Tsang's next post

PUBLISHED : Monday, 23 August, 2010, 12:00am
UPDATED : Monday, 23 August, 2010, 12:00am

Much media attention has been focused on the announcement by the chief executive's office that it will launch a Facebook page - and the subsequent advert for staff to operate it. As governments around the world tap into the power of the internet to get their message across, it is only natural that Hong Kong should take a stab at Government 2.0. Donald Tsang Yam-kuen himself was seen with an iPad at his last question and answer session in the legislature. It will undoubtedly keep him in touch with the latest on the site, but whether it will help him gauge public sentiment, we will have to wait and see.

Governments through the ages have tried all sorts of ways to engage their constituents. Each technological breakthrough - radio, television and the internet - opened new platforms and added tools and rules for interaction. And with that, citizens - who are now also 'netizens' - have come to expect more transparency, more effort in encouraging public participation, and more genuine and instantaneous forms of engagement with their governments.

New tools alone will not ensure the government communicates better with the people. It all boils down to the basics. While no one would reasonably expect the chief executive to answer every thread, comment and debate posted on the page, a more demanding public will expect much more than a Facebook version of the Government Information Service website.

By Facebook-ing his office, the chief executive is setting a precedent for his successors, and there's no turning back. As it is supposed to be an official page, it should have a permanence that one would not expect from a personal page. This means that, unless Facebook folds or until an uberFacebook comes along, this will be part of the office of future chief executives. No one with an iota of political sense would shut it down. After all, what kind of message would that send?

And, therefore, it must serve as much more than a political gimmick or an excuse to add staff. The page must reflect the government's willingness to be more open and responsive to public participation. Its content and the way feedback is handled will be a measure of that. Do it right and it may help funnel and facilitate quality public debate over issues and policies. Poorly handled, it will guarantee a feast for cyber-pranksters and attract the occasional attention-seeking nut. But if the page can provide people an additional - and dare we say, better - access point to understand policies and issues, and have their say on them, then it will serve a real purpose.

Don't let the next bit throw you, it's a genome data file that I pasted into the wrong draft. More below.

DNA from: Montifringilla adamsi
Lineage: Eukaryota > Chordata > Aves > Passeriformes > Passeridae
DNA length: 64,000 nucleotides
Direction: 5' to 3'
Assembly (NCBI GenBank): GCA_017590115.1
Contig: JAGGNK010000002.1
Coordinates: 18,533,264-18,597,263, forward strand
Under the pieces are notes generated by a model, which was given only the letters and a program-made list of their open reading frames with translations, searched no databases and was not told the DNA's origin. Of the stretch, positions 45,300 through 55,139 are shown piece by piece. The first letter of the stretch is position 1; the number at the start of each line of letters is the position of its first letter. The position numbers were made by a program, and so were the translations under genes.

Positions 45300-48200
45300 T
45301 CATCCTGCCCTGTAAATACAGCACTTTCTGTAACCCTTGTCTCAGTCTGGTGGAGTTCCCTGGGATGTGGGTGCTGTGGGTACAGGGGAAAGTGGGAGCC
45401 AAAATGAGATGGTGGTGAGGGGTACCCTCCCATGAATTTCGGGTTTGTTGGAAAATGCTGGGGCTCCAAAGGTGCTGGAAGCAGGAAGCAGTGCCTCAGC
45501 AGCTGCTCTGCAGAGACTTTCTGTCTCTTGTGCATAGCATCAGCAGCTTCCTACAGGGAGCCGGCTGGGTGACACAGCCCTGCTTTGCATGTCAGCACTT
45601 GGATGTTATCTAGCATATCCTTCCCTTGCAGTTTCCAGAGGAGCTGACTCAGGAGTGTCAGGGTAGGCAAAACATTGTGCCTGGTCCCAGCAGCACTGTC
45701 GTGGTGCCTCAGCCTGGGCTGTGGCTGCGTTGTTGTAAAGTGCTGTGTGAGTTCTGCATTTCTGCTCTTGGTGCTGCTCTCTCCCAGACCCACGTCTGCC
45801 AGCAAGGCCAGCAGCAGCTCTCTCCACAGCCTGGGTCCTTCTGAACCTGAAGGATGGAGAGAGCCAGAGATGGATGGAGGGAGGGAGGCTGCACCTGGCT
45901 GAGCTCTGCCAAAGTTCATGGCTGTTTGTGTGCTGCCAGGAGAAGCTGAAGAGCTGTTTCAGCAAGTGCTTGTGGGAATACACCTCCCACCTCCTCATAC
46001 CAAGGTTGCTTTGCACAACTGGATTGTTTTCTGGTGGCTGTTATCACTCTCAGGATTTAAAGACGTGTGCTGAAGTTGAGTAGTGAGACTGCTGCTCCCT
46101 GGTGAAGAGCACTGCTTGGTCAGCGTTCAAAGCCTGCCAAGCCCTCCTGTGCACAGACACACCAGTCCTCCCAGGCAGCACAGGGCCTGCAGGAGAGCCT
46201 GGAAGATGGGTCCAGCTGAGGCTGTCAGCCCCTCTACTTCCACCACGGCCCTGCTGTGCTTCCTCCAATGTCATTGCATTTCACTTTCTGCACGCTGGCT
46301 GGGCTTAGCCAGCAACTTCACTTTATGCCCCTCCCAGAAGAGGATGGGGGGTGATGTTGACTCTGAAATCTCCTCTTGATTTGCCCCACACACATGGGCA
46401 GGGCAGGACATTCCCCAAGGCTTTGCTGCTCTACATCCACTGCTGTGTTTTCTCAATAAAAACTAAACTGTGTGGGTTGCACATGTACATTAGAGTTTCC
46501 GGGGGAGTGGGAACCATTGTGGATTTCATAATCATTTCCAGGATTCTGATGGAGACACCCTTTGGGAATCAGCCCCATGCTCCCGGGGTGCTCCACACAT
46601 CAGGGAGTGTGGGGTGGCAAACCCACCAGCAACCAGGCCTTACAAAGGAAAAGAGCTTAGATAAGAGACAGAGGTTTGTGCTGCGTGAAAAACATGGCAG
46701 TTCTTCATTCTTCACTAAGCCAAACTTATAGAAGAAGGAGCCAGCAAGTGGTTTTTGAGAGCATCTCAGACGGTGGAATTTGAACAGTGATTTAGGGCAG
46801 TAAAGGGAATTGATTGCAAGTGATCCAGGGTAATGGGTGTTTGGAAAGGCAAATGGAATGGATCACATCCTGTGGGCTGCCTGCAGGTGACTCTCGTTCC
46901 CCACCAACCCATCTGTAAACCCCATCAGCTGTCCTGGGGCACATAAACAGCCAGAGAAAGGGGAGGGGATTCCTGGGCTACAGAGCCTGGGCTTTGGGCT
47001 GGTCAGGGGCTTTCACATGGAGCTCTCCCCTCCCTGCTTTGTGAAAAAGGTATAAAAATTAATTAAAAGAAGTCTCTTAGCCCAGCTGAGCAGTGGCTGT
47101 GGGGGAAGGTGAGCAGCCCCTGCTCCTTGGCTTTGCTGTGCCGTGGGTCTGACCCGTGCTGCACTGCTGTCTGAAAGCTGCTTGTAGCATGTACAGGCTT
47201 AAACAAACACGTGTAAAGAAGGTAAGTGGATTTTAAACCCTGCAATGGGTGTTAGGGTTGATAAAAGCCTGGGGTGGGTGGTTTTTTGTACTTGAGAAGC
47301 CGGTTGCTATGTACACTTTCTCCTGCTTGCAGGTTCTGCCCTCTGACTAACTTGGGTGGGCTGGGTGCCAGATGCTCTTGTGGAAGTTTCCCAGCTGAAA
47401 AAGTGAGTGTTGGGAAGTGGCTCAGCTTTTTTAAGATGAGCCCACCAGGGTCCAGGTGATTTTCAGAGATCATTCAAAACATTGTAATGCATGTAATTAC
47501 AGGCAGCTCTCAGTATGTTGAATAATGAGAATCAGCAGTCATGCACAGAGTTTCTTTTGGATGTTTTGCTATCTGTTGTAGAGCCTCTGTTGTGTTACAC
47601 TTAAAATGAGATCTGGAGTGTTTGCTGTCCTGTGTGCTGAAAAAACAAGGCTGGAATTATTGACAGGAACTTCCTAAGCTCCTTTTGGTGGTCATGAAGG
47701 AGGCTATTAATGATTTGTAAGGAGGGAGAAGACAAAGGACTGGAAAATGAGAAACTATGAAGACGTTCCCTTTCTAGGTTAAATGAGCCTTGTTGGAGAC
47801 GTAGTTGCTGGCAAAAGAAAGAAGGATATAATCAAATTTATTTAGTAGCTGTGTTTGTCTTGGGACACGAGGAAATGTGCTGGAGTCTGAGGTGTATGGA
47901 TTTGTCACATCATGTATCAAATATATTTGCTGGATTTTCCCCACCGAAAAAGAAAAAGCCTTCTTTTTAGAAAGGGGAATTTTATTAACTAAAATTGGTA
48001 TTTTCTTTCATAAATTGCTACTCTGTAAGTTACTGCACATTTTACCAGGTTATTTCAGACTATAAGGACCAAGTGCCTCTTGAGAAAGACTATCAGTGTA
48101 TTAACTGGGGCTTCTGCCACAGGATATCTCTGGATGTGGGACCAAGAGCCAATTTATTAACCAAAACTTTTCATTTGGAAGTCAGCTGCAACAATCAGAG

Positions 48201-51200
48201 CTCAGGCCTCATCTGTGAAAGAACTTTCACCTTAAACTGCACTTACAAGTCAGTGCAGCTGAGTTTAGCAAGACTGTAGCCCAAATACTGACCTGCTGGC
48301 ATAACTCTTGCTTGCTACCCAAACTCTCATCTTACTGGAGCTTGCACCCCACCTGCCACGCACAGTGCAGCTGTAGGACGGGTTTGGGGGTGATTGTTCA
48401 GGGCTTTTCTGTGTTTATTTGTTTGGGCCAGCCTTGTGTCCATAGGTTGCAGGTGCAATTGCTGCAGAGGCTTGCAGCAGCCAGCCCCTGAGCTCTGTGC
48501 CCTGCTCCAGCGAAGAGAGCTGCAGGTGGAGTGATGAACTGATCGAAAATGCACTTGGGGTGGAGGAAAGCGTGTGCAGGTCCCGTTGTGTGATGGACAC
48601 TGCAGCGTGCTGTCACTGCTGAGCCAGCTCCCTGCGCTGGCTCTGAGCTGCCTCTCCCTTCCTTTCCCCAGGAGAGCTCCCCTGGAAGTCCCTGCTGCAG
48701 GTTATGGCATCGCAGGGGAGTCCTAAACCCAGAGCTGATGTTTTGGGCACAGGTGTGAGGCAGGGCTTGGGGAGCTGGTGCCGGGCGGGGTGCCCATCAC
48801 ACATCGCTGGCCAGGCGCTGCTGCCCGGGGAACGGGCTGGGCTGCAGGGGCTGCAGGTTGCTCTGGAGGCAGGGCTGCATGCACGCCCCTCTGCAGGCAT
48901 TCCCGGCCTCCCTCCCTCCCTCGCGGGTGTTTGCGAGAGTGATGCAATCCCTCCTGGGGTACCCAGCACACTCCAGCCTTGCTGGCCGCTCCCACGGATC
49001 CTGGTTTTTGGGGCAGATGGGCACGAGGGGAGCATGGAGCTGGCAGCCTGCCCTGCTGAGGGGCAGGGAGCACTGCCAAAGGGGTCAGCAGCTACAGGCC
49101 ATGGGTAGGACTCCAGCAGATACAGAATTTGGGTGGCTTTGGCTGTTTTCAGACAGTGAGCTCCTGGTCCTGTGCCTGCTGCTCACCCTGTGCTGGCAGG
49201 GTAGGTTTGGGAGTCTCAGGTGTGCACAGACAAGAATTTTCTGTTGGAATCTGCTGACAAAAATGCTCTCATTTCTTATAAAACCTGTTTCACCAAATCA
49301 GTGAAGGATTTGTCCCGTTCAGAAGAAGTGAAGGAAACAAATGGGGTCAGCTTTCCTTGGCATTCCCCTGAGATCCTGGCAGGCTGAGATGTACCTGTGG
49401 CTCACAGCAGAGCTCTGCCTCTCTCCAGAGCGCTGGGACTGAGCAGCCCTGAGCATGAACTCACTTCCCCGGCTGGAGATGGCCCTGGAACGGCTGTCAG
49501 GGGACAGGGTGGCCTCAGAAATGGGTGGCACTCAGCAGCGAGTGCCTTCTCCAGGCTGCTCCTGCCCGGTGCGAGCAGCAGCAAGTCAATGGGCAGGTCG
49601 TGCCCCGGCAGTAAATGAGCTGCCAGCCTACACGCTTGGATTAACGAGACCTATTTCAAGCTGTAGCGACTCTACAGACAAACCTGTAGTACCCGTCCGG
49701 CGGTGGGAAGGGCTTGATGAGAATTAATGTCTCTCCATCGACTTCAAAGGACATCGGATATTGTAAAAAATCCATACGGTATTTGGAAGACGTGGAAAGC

Keeping the public engaged will not be easy. The government should look to the experiences of its undersecretaries and political assistants who have been running their Facebook accounts for some time now. Taking the time to respond and to engage thoughtfully isn't rocket science but it takes sincerity and genuine effort. Adding that personal touch - and not merely propagating the 'line to take' - is essential. Of course, being open makes it easier to attract bad press - it comes with the territory.

Or perhaps the chief executive's office should take a leaf out of lawmaker Regina Ip Lau Suk-yee's Facebook page. The time, care and attention she attaches to managing her account is obvious. Not everyone is a fan, of course, but she still leads her peers in her ability to use the page to disseminate information, converse with her constituents, and even organise events.

With Facebook having recently passed its 500-million-user mark (if Facebook were a country, it would be the world's third largest), it is unlikely to be a fad. The White House's official Facebook page boasts a following of over 700,000. We won't all 'like' the chief executive's office's page, nor agree with every one of its policies or decisions, but we should encourage its efforts to be more open and direct with the public.

Just remember not to click on the 'dislike' button: it could be a virus aimed at stealing your personal information to be sold to other companies.

Alice Wu is a political consultant and a former associate director of the Asia Pacific Media Network at UCLA